BACKYARD STARGAZER: December sky holds many treats
By Francis Parnell
A holiday treat during December as the Moon, Mercury, and Venus gather on Christmas Eve.
Start the month by looking southward on the 1st to see bright Jupiter only 2.5 degrees below the waxing gibbous Moon.
On the 7th, dazzling red Mars is at Opposition and the Full Cold Moon occults it for most of North America. In astronomy “occult” means that one object passes in front of another. According to Sky & Telescope magazine, we should see a very close near miss around 10:30 p.m. I’ll be observing with my 10×50 binoculars!
The annual Geminid meteor shower peaks on the night of the 13th/14th with 100 meteors per hour visible under perfect conditions. This year a 70% waning gibbous Moon interferes when it rises about 9:30 p.m. After sunset we’ll have about three hours to scan the sky for meteors before moonrise.
The Sun is at the Solstice at 4:48 p.m. on the 21st and Winter officially begins in the northern hemisphere; it’s also the longest night of the year.
On the 24th, look southwest just as twilight begins to fade to see the trio of Venus, Mercury, and the 1.5-day-old 4% illuminated crescent Moon forming a nice triangle. Venus and the Moon are 7 degrees apart and form the base, while Mercury is at the peak, 4 degrees upper left of dazzling Venus and 4 degrees upper right of the thin lunar crescent.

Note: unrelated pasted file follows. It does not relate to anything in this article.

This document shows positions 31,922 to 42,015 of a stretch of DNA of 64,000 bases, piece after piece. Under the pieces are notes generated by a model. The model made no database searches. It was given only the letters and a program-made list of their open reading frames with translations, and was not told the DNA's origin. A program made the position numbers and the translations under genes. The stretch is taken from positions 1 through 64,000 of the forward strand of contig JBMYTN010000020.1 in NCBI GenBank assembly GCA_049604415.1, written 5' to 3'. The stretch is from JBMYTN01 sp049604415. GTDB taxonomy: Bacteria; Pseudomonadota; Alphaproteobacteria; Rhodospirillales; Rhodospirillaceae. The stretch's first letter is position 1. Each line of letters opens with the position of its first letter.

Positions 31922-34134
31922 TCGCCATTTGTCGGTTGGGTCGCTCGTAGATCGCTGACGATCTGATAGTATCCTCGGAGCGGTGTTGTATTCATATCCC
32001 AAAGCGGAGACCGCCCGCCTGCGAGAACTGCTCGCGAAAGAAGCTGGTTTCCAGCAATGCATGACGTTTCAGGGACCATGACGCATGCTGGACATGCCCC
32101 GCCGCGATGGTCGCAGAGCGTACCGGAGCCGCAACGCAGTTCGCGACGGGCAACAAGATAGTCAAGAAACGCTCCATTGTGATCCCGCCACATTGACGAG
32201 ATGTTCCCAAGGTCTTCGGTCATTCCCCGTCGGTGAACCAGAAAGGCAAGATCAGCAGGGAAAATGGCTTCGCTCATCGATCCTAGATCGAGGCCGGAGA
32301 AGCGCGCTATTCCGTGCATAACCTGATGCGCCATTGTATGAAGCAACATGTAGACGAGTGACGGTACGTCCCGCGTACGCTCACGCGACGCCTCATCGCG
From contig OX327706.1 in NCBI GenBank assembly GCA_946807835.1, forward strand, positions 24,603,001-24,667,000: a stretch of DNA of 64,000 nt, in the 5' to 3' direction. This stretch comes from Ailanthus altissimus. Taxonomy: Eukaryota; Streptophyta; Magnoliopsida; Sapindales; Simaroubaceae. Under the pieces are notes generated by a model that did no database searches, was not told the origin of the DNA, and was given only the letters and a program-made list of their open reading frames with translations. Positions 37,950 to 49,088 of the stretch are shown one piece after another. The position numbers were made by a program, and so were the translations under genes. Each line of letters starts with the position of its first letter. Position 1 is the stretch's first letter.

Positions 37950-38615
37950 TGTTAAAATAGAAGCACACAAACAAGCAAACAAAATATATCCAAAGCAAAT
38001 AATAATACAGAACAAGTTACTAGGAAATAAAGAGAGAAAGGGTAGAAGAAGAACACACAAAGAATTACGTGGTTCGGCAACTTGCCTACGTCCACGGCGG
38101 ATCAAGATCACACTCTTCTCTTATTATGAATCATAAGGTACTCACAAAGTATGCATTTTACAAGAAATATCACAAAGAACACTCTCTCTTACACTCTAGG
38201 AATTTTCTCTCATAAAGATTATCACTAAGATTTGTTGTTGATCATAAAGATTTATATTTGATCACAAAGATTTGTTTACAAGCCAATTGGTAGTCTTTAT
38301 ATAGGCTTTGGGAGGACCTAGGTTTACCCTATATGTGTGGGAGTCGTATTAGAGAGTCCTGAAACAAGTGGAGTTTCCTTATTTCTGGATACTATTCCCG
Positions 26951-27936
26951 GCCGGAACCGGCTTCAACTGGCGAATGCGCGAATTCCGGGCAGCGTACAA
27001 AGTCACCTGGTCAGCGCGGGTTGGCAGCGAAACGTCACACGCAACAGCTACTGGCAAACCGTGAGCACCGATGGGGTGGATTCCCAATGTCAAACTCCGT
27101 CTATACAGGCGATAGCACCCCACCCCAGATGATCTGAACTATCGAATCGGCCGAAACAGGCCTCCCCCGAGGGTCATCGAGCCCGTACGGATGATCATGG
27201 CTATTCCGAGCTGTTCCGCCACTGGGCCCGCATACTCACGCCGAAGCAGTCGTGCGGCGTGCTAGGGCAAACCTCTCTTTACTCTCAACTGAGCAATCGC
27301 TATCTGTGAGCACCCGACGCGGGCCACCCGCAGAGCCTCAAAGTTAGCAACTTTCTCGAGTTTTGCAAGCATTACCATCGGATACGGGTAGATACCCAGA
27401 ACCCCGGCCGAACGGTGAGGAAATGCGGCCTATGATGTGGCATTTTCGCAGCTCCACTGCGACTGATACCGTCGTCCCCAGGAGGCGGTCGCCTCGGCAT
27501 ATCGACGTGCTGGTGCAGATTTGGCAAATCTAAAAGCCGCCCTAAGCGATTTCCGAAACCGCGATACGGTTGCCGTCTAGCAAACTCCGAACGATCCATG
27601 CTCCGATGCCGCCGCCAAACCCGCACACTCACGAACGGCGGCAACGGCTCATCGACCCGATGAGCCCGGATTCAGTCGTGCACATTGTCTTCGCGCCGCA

At dusk on the 26th, a thin, waxing crescent Moon can be seen 5 degrees left of yellow Saturn in the southwest.
High in the southwest on the 28th, spot the first-quarter Moon 6 degrees above left of Jupiter.
On the 31st, end 2022 by taking in the sight of the Moon, one day past 1st quarter, about halfway between red Mars to the left and bright Jupiter to the right.
FAST FACT: Two years ago, cosmologists made an estimate of the number of stars in the universe. The number they came up with is 40,000,000,000,000,000,000,000. That’s 40 sextillion stars (or 40 billion-trillion stars) in the observable universe! And that’s a conservative estimate! Since then with newer, larger telescopes, plus the new James Webb Space Telescope astronomers have discovered lots more galaxies.
“Keep looking up!”